Moral Literacy

March 08, 1994|By JOANNE JACOBS

SAN JOSE, CALIFORNIA — Frisky as a lambkin,

Busy as a bee --

That's the kind of little girl

People like to see.

Modest as a violet,

As a rosebud sweet --

That's the kind of little girl

People like to meet San Jose, California. -- No, it's not an ode to Nancy Kerrigan. Nor is the one about ''when she was good, she was very, very good, and when she was bad, she was horrid'' about Tonya Harding.

I've been browsing through William Bennett's ''Book of Virtues,'' a collection of ''moral'' poems, stories and essays selected to illustrate self-discipline, compassion, responsibility, friendship, work, courage, perseverance, honesty, loyalty and faith.

Yes, Mr. Bennett is President Bush's bully-boy drug czar turned cultural critic, and he also was President Reagan's secretary of education. Furthermore, in addition to the execrable ''The Lovable Child,'' quoted above, the book contains numerous verses of sub-Hallmark quality.

But it should not be judged by its frisky lambkins and busy bees. There's William Faulkner's Nobel acceptance speech, ''I Decline Accept the End of Man,'' Martin Luther King's ''Letter from Birmingham City Jail,'' Francis Bacon ''On Truth,'' James Baldwin's retelling of Greek and Roman stories, plus Winston Churchill, Willa Cather, Pablo Neruda, Aesop, Tolstoy, Walt Whitman, Shakespeare and Mary Wollstonecroft. P.T. Barnum on Truth in Advertising'' is followed by Plato on ''Justice.'' There are stories from the Bible, and poems from McGuffey's Reader. While Mr. Bennett focuses on Western civilization, he includes some stories and sayings from African, Asian and American Indian cultures.

Mr. Bennett offers a reference work for ''moral literacy'' and for ''moral education -- the training of heart and mind toward the good.'' He wants children to know what Horatius did at the bridge, and also to seek out their own bridges, where they can make a stand.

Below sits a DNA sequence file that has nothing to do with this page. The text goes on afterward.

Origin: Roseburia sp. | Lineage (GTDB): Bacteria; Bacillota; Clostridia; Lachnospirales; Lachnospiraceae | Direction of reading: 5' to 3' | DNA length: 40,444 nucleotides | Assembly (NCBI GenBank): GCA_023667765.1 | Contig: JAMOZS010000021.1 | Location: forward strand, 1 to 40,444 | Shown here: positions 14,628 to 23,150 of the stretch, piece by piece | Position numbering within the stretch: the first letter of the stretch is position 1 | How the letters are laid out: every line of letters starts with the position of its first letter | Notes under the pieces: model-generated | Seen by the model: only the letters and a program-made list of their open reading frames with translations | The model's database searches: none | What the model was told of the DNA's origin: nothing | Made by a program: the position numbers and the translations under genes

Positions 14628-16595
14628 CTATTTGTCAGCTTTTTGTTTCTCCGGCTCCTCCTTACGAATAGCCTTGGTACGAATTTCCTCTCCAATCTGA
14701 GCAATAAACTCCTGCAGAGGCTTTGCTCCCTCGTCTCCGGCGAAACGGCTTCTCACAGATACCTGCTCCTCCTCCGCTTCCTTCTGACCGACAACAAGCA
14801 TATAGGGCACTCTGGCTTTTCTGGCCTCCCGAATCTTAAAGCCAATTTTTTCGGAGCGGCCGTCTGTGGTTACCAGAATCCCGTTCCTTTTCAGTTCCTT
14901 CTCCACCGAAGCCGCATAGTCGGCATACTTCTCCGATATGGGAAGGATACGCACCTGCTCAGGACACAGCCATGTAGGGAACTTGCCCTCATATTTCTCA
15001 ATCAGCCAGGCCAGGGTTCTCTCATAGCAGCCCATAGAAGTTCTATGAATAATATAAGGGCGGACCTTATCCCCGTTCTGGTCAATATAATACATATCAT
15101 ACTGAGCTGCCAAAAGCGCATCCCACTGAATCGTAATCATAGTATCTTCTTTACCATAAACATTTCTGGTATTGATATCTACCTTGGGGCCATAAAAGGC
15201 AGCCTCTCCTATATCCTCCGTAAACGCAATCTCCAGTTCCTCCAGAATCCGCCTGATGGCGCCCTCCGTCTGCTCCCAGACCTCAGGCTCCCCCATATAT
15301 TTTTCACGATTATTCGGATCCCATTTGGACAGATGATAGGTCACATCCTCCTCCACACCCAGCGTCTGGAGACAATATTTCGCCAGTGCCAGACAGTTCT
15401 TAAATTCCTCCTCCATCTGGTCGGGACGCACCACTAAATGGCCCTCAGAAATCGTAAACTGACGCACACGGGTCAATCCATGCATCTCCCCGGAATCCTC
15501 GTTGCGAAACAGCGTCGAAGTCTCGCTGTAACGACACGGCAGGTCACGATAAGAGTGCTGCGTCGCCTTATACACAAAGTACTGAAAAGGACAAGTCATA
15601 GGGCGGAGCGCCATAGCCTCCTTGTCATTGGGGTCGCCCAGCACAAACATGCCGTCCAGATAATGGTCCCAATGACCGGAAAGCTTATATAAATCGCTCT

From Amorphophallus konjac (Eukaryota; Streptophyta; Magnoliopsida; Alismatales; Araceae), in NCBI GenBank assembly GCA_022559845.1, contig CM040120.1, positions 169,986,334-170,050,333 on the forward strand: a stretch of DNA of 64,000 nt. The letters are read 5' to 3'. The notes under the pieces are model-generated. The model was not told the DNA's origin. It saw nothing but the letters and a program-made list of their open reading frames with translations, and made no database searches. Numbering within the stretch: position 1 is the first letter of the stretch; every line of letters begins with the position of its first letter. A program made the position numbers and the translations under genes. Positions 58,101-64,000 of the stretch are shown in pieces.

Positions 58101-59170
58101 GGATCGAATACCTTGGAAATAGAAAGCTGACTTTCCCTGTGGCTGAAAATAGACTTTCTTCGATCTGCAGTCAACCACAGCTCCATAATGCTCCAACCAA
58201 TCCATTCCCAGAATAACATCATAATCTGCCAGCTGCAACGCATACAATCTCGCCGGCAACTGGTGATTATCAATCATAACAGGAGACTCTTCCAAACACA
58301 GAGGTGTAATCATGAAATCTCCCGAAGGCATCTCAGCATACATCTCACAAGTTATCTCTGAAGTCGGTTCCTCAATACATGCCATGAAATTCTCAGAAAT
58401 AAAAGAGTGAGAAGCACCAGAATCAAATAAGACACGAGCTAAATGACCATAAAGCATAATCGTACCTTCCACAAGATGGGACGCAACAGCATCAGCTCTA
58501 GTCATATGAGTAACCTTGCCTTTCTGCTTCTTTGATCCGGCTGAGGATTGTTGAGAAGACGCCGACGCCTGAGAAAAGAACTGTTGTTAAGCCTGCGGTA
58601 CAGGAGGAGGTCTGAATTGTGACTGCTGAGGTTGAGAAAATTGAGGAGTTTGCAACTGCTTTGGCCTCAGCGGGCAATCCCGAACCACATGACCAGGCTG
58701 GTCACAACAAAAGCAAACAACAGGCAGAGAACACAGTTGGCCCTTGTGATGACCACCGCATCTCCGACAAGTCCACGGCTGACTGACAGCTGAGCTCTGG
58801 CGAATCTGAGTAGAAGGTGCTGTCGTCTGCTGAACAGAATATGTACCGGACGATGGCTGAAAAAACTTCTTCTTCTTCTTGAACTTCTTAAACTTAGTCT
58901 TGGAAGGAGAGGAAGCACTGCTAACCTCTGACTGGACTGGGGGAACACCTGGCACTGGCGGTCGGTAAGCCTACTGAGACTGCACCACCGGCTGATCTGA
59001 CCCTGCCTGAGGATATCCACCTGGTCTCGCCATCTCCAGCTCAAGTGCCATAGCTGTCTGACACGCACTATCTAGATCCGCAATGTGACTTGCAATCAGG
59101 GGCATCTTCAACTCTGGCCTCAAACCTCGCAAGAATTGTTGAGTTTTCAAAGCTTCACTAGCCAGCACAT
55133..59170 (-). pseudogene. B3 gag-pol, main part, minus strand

Then out spake brave Horatius,

The captain of the gate:

''To every man upon this earth

Death cometh soon or late.

And how can man die better

Than facing fearful odds,

For the ashes of his fathers

And the temples of his gods?''

I say it beats Batman any day.

We don't have moralizing maxims now; we have exhortations to self-esteem, not to right conduct and good character. The popular culture's virtues are thin, weak, anorexic. Self-discipline? Perseverance? We admire talent.

Honesty? Only in the self-congratulatory confessional mode. Responsibility is long gone, replaced by creative blaming. Loyalty is not valued if it constricts individual desire; our virtues do not extend much beyond the self. Courage is too often defined as survival. Did Nancy Kerrigan show courage, or did she simply endure a nasty experience? And our compassion is self-referential: It tends to mean appropriating the misery of others as though it were our own.

TV is criticized for its endless depiction of violence, but what may be worse is its endless depiction of self-involved adults and bratty children. Children's books try to teach positive lessons -- they are preachier than ever -- but they rarely feature heroic heroes. Main characters must be dyslexic, anorexic, suicidal or pregnant, or possess friends who are abused, addicted, abandoned or homeless. Failing that, the plot requires divorcing parents, gay uncles, alcoholic aunts or dying siblings.

In books written for previous generations, children are brave, resourceful, steadfast, adventurous and capable of influencing events more consequential than the school talent contest. These books provided larger-than-life role models and exciting villains. You could tell the difference.

We will never bring disgrace on this our City by an act of dishonesty or cowardice.

We will fight for the ideals and Sacred Things of the City both alone and with many.

We will revere and obey the City's laws, and will do our best to incite a like reverence and respect in those above us who are prone to annul them or set them at naught.

We will strive increasingly to quicken the public's sense of civic duty.

Thus in all these ways we will transmit this City, not only not less, but greater and more beautiful than it was transmitted to us. -- The Athenian Oath

We are not fighting for our ideals. We're no longer sure what things we hold sacred. And we are not transmitting our culture greater and more beautiful to our children.

Joanne Jacobs is a columnist for the San Jose (Calif.) Mercury News.


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